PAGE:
Doctors and volunters will feed the seals high protein fish shakes because the animals are malnourished and would have died if left alone. In two months the seals will be released back to their home. "What's going to be the most exciting is having them back in the wild where they belong, contributing to their species," notes Sprague.

How can you help? Scientists say if you see the seals at the beach, leave them alone. If you're fishing, properly discard any debris.

Also, NOAA has a 24-hour hotline that you can call to report an injured seal. That's 888-256-9840, or you can e-mail them at

Learn more about monk seals and you can help them at



Hurricane Claus

July 9th, 2014

Claus just went on a trip for nearly three weeks. I was a single mother. In this time I started my job at KHON2.

What's more important, I feel, is to say that in this time I was able to keep the house REALLY CLEAN, work a full time job, and still take care of Olivia.

I can bring home the bacon, fry it up in a pan, and never let this house look like it was cleaned by my man.

I can bring home the bacon, fry it up in a pan, and never let my house look like it was cleaned by my man.

There were actually days when I came home from work and thought, "This house looks really good." That doesn't happen often - believe me. But it did during his trip!

The week he returned, the house fell to pot. He was jet lagged, I was dragging myself around because the accumulated fatigue of the schedule change was kicking my behind, and nobody was asking Olivia to pick up after herself and/or picking up after her.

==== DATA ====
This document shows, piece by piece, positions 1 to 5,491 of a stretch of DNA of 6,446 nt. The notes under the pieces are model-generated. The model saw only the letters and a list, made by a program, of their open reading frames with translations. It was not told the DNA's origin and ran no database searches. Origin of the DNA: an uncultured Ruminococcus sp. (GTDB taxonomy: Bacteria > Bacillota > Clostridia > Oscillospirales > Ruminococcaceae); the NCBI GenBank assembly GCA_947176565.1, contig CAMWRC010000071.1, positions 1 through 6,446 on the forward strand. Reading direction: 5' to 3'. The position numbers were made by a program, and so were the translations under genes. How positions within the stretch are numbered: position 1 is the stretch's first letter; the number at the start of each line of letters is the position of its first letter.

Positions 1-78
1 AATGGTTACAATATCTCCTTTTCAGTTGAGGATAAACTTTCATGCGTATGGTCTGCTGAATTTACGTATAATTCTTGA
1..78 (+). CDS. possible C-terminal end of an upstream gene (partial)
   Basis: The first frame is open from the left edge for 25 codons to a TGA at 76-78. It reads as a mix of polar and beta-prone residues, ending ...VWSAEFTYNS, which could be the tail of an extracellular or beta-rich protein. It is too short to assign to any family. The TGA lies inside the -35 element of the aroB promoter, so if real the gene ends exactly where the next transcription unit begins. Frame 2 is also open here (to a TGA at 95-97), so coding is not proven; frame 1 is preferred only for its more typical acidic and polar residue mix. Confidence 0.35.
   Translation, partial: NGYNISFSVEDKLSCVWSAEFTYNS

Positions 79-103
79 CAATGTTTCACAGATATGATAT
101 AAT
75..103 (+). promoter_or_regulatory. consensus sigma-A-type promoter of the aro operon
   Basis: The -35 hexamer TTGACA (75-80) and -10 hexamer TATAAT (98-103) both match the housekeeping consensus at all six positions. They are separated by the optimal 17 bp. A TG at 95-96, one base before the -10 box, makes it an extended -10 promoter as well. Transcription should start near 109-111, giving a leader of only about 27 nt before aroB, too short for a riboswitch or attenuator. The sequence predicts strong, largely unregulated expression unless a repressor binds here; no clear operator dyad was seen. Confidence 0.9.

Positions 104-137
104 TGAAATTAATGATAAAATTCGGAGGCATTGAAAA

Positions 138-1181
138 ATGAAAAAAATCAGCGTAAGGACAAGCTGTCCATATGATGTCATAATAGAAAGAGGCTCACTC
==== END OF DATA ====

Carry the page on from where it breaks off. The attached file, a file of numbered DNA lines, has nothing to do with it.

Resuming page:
The first day off I had, I spent two hours cleaning! I think this definitely settles this battle of the sexes, because for over a decade he's been insisting that I'm the messy one.

Men! We will have to revisit this accusation!

Wake Up 2Day on KHON2!

July 7th, 2014

I started a new job on June 30 as morning anchor on WakeUp2Day from 5 - 8 a.m. weekdays on KHON2 News. It's extremely fulfilling but I've been subsumed with the transition!

Di & Ron

Di & Ron

I get up at 2 am to get ready and drive to work. For this, I go to sleep at 7:30 p.m. I've done morning anchorships before and I know it takes me at least three weeks to acclimate to the extreme schedule change. I'm ready and willing. I'm happy.


The show is three hours long, the longest I've ever done. It is fun and fast paced, so it goes quickly. My first week was a lot of fun. I'm lucky to have clicked with the crew; everyone has been very helpful and welcoming.

With show guests.

With show guests.

I also love working in the middle of town, across the mall and near Ward Centers! Not that I didn't love my old station, but we weren't located in as fun a part of town!

My family and friends are happy for me but my daughter is still a little huffy! I used to drop her off and pick her up from school, so now that my husband has to do the morning delivery, she's kind of resentful.

I honestly don't fully understand (though it's flattering to be missed) because our mornings  - like everyone else's - are one big rush to drag a sleepyhead out of bed and push her through her routine before we rush off to wherever she needs to be. I feel like it isn't quality time, but she misses that hour.

I chose to work mornings because I get off in the early afternoon, so I can have a few hours - possibly leisurely ones - with her in the afternoon. Oh well. She'll adjust.

So back in the game: I love being a part of the media again. I have missed the culture, the pace, the energy, the craft, the people. There is nothing like it, and I'm grateful to be living my passion.

Di & Ron

Di & Ron